Modest and Effective

Break the conventions; Keep the Commandments

~G.K. Chesterton

After a long, tearful, yet productive conversation with my husband last night over my modesty issues, he summed things up with a sentence in a bedtime prayer: “Lord, show Anna how to be modest and effective.”

Let me unpack that profound (to me) phrase for you.

I have had security issues throughout my modesty in clothing journey. You all in the same boat will know what its like to feel odd and out of place. For the most part, I have conquered those insecurities. What was bothering me last night was this: wanting to have a threshold of approachability with others so they can hear what I have to say (Lord have mercy) and do. He gave me certain talents of writing and speaking abilities; I don’t want to waste it dinking around with mixed-signal clothing choices and lose my audiences.

Modest and Effective. Sounds like a motivational speaker phrase. I like it!

Now, onto the Chesterton Quote.

The other revelation I had this moring was reflecting on how many conventions one can break and still keep a semblance of civility with other humans. You can break one very large convention, make your point, and people will respect you. Break a bunch of major conventions at weird timing and they might haul you off to the looney bin. Break small conventions consistently and they will consider you rude or put up with you because you are family.

With headcovering and wearing modest (though disordered, I admit) clothing, I am breaking one giant conglomeration of conventions all at once. Strangers who stare and almost wreck their autos is a good sign you are doing something very right or very wrong. The problem with me is softening the blow of the unconventional egregiousness I inflict. And lining up the wardrobe to reflect a consistent convention-breaking mode of life.

Pray for me (or send me well-wishes) as I try to organize these motivational quotes into action, taking pictures and making videos along the way.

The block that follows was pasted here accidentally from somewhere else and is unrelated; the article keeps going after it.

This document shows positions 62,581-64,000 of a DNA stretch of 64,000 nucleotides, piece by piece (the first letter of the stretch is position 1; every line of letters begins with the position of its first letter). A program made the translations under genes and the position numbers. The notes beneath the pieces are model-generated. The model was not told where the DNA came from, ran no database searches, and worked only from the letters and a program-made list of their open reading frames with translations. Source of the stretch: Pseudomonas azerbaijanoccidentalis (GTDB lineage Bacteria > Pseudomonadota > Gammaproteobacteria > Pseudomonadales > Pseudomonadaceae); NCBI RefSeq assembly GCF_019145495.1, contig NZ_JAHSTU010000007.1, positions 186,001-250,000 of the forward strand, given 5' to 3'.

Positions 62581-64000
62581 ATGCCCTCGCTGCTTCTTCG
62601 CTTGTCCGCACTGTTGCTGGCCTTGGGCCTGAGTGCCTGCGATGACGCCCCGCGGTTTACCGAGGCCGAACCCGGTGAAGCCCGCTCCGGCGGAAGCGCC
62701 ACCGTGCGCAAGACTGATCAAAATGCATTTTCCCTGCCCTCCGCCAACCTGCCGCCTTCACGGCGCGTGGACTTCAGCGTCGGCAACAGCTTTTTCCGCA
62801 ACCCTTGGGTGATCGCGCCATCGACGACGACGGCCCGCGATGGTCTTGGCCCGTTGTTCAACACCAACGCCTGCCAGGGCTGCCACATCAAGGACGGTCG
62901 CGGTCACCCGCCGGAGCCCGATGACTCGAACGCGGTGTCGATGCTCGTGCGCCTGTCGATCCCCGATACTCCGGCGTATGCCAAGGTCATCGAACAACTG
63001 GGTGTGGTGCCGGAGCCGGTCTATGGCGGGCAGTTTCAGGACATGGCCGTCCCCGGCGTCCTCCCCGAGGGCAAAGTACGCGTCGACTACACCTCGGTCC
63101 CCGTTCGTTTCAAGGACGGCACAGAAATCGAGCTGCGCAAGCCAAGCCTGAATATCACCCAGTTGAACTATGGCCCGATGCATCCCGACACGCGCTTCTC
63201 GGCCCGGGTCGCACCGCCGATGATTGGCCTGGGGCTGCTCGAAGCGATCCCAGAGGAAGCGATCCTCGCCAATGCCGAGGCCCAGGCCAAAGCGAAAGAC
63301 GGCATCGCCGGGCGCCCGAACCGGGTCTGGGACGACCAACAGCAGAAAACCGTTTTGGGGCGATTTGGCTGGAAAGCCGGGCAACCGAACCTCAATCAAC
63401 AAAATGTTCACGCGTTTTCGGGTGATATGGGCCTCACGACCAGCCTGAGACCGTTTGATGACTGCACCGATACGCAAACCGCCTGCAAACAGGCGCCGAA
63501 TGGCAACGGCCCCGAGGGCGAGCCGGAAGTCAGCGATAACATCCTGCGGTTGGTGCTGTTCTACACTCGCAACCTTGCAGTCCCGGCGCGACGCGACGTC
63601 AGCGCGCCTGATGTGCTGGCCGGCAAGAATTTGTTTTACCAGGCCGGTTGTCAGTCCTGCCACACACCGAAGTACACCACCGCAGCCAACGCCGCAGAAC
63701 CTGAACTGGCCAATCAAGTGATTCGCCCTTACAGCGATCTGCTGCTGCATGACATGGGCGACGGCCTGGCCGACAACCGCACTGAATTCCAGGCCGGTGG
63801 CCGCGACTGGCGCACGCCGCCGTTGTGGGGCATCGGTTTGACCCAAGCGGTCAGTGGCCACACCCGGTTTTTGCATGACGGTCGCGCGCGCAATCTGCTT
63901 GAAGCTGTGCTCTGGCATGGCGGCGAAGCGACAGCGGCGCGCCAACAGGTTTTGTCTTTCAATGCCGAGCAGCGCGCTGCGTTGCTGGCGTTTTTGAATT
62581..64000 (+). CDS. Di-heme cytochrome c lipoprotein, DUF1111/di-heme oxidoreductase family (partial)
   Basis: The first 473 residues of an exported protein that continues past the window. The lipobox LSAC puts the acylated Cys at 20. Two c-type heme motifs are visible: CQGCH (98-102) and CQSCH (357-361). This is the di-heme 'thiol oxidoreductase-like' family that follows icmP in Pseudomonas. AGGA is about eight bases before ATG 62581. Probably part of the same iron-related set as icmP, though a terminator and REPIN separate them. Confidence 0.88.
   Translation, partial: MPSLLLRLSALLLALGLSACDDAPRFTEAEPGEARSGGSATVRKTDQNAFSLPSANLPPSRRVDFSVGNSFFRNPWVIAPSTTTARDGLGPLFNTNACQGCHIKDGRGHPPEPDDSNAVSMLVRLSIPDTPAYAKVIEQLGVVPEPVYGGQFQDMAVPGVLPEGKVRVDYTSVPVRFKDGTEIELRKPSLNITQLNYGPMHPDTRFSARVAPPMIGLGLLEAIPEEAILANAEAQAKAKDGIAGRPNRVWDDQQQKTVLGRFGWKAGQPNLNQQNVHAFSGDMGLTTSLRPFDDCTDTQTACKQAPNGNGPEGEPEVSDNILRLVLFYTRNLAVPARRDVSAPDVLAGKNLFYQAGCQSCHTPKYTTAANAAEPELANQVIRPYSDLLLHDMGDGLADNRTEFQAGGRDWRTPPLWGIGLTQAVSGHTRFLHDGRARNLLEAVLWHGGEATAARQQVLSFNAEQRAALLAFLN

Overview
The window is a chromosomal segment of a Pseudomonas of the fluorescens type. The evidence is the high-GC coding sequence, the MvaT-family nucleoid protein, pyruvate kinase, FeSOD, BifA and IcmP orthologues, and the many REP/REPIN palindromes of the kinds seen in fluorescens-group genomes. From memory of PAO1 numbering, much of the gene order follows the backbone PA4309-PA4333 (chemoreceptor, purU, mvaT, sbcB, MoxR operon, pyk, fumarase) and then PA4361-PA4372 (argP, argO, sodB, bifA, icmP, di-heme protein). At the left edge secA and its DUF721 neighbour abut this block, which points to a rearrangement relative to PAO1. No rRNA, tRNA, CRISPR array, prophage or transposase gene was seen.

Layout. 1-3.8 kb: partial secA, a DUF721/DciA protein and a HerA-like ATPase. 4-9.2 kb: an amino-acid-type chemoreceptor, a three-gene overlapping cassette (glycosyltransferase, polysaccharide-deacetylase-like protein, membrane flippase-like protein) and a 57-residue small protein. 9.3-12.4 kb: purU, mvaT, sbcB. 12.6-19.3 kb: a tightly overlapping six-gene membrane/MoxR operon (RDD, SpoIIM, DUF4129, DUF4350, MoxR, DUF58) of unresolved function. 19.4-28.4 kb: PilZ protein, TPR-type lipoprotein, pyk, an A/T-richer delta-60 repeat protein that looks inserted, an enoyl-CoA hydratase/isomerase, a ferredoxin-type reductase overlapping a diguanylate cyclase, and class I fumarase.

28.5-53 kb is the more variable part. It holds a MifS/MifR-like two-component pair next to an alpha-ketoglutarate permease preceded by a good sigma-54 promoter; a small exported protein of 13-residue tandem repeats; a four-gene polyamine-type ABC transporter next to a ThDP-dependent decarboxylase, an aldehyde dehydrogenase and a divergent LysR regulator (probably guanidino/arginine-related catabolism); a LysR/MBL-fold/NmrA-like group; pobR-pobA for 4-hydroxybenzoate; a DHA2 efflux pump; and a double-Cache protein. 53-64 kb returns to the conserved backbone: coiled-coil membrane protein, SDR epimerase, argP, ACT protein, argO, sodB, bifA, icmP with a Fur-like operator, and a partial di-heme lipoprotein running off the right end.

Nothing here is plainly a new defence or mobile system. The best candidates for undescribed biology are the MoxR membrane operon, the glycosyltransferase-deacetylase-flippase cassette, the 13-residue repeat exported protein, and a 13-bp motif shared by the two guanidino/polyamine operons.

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10 Responses to “Modest and Effective”


  1. 1 Laura April 22, 2009 at 9:02 am

    I too have received “the look”. For about a year and 1/4 I have been wearing dresses and coverings. Although some of the coverings I wear are not as apparent or of “a different religion,” I know exactly what it feels like to be seen as strange or odd in some way and even loony because I choose not to dress like the rest of our jeans and sweat shirt society.

    I have even received a bout of criticism from my own family and they apparently refuse to assist me while my husband is on unemployment and I am the only one working. They feel “the government programs” can help me out. Talk about judgment of someone on the outside rather than on the inside…… Furthermore, I think this partly has to do with the fact that we are choosing not to send our son to public school.

    I know what it feels like to be rejected for a piddly piece of cloth on ones head. One never knows how much controversy that can stir up…..

  2. 2 Sanna April 22, 2009 at 11:59 am

    Anna, I think this is a really interesting and valid issue you are dealing with. I’ll pray for you!
    It’s definitely something I have struggled with, too – if I have understood you correctly, the balance between being physically modest and not alienating people, or turning them off the message you are trying to carry through Christ. The answer I personally came to, after tears, prayer and lost sleep, was that it isn’t within my power to choose how people respond to the message. All I can do is work my hardest to have the humble attitude of a servant always, to see that of God in everyone, to forgive constantly, and to turn the other cheek when someone strikes. This, in my experience, speaks more words than when I’m screwing your brain up trying to figure out if the message I’m conveying is ‘right’ or ‘approachable’.
    On the other hand, there is that excellent advice to follow the SPIRIT and not the LETTER of the law. Modifying dress for different situations isn’t prohibited by anyone! We can only try and trust in the Holy Spirit to give us the wisdom concerning this.
    As I said, I will be praying for you!
    Love
    Sanna.

  3. 3 minna April 22, 2009 at 2:38 pm

    I started dressing modestly for Our Lord last year .Started wearing the head coverings this year.I have to say i get a lot of dirty looks .I had one guy ask me in a mean way and i didn’t tell him why. I felt so intimidated by him .He caught me totally off guard .Do you ever have that problem? If so how do you handle it.?It’s so hard living in this culture today .By the way I loved your latest video .could you do a video on that hijab style I thought it was beautiful.thank you .God bless you

  4. 4 karen April 22, 2009 at 6:25 pm

    Good phrase- 1st off let me say that I don’t cover because of modesty issues – so big grain of salt.